What a difference a year can make. A year ago, jobs were plentiful and recruiters swept America’s college campuses armed with entry-level positions for nearly everyone. Today, the economic landscape is much different.
Here are three challenges new graduates can anticipate, and more importantly, how to persevere.
1. Major lifestyle adjustments. The typical ‘go to college and get a good job’ trajectory is unrealistic for many millennials who will graduate this spring. Some may have to move back home until they land a new job while others must be open to relocation away from family and friends. Grads can lessen the negative impact of post-graduate social adjustments by applying Dale Carnegie’s principles to ‘Break the Worry Habit before It Breaks You’ which are as follows:
- Keep busy.
- Don’t fuss about trifles.
- Use the law of averages to outlaw your worries.
- Cooperate with the inevitable.
- Decide just how much anxiety a thing may be worth and refuse to give it more.
- Don’t worry about the past.
2. Lagging career opportunities. College degrees don’t guarantee tickets to a career fast track. In fact, according to a recent Conference Board report, many employers are hiring workers with lower educational qualifications than in the recent past. Also, recruiters are attending campus career fairs with less job openings on-hand, and some are cancelling college recruiting efforts altogether. Lastly, competition is fiercer than ever. Mimi Collins, a spokeswoman for the National Association of Colleges and Employers, recently stated, “Last year you could have had a degree in low demand, a lousy grade-point average and bad interpersonal skills, and still get a job, but that’s not the way it is anymore.”
Dale Carnegie said, “Most of the important things in the world have been accomplished by people who have kept on trying when there seemed to be no hope at all.” To maximize employment opportunities, graduates must be open to accepting roles in which they can gain on-the-job experience and learning opportunities. Enhancing employment qualifications in the short-term will pay off as more attractive positions become available in the long-term. In addition, graduates should network as much as possible—not only by using professional social sites such as LinkedIn and attending networking events, but by joining industry and trade organizations that appeal to them.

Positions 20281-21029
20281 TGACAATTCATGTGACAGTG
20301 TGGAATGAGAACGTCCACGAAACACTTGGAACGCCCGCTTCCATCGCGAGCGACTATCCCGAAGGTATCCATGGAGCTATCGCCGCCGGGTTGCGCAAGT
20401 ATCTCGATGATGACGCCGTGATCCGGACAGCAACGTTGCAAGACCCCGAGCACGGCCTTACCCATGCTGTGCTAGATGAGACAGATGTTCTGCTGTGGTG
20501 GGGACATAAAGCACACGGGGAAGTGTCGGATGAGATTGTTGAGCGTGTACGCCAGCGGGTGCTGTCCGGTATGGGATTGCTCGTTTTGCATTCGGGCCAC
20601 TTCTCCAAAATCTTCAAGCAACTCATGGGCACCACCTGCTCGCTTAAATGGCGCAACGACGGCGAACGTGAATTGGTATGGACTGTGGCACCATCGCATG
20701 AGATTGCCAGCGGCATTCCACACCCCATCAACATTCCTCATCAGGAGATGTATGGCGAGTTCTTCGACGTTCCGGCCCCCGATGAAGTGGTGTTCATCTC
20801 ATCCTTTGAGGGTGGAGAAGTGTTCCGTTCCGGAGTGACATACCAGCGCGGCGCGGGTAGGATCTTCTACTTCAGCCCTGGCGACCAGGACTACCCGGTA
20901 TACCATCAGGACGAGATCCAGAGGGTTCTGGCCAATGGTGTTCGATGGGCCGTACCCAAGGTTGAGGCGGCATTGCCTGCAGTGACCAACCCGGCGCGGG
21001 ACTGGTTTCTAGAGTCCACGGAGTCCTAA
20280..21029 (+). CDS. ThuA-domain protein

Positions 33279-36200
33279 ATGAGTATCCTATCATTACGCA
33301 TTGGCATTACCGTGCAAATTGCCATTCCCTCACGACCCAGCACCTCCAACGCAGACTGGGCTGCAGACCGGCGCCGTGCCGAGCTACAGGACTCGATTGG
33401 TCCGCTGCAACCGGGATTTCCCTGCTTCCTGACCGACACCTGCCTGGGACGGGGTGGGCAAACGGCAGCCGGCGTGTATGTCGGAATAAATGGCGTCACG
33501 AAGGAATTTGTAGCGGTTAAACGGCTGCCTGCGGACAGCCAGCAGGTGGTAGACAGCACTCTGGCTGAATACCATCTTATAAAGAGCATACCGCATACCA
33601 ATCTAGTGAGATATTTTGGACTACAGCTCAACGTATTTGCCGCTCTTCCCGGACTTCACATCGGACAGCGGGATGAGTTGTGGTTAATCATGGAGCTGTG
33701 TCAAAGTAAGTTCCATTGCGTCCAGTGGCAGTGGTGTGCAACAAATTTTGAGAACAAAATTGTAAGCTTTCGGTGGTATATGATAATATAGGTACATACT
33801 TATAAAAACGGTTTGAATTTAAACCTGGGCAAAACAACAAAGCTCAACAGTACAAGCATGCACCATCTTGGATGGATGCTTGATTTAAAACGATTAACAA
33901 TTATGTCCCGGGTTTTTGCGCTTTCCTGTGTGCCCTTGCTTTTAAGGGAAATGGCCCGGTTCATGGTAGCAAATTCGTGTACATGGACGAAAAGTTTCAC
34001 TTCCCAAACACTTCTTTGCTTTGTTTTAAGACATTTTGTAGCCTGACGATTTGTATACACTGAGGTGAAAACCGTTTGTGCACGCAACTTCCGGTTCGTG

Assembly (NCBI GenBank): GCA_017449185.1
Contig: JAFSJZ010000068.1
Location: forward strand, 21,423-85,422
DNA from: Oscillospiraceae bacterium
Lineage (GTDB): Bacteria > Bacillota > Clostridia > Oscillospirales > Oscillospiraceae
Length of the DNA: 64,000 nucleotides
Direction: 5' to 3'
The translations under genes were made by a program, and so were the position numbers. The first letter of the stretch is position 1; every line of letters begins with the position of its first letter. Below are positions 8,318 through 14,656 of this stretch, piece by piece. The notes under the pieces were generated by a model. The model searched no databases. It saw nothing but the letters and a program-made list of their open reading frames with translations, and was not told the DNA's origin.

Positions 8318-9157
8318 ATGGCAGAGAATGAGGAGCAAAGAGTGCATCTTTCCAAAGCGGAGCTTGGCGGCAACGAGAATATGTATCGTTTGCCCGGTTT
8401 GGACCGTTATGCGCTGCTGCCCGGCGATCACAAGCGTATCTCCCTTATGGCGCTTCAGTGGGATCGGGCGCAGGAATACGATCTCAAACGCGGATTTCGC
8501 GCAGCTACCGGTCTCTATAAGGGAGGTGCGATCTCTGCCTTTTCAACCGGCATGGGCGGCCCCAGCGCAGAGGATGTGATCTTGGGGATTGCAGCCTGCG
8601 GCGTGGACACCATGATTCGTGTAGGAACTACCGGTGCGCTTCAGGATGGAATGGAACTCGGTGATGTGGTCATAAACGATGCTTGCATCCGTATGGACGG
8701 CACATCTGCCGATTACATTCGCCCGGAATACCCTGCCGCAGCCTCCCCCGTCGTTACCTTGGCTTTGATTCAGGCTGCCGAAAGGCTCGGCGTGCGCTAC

3. Excessive demands. In today’s highly competitive environment, it’s common for some new graduates to encounter employers mandating long hours and mentally demanding output. While paying one’s dues is one ingredient to the formula for success, it shouldn’t continue forever. Setting short- and long-term goals is essential in the long run. While many graduates may have to hunker down and do everything possible to meet employers’ demands, they must stay focused on their long-term career goals by staying abreast of the job market; maximizing learning opportunities and networking on a consistent basis.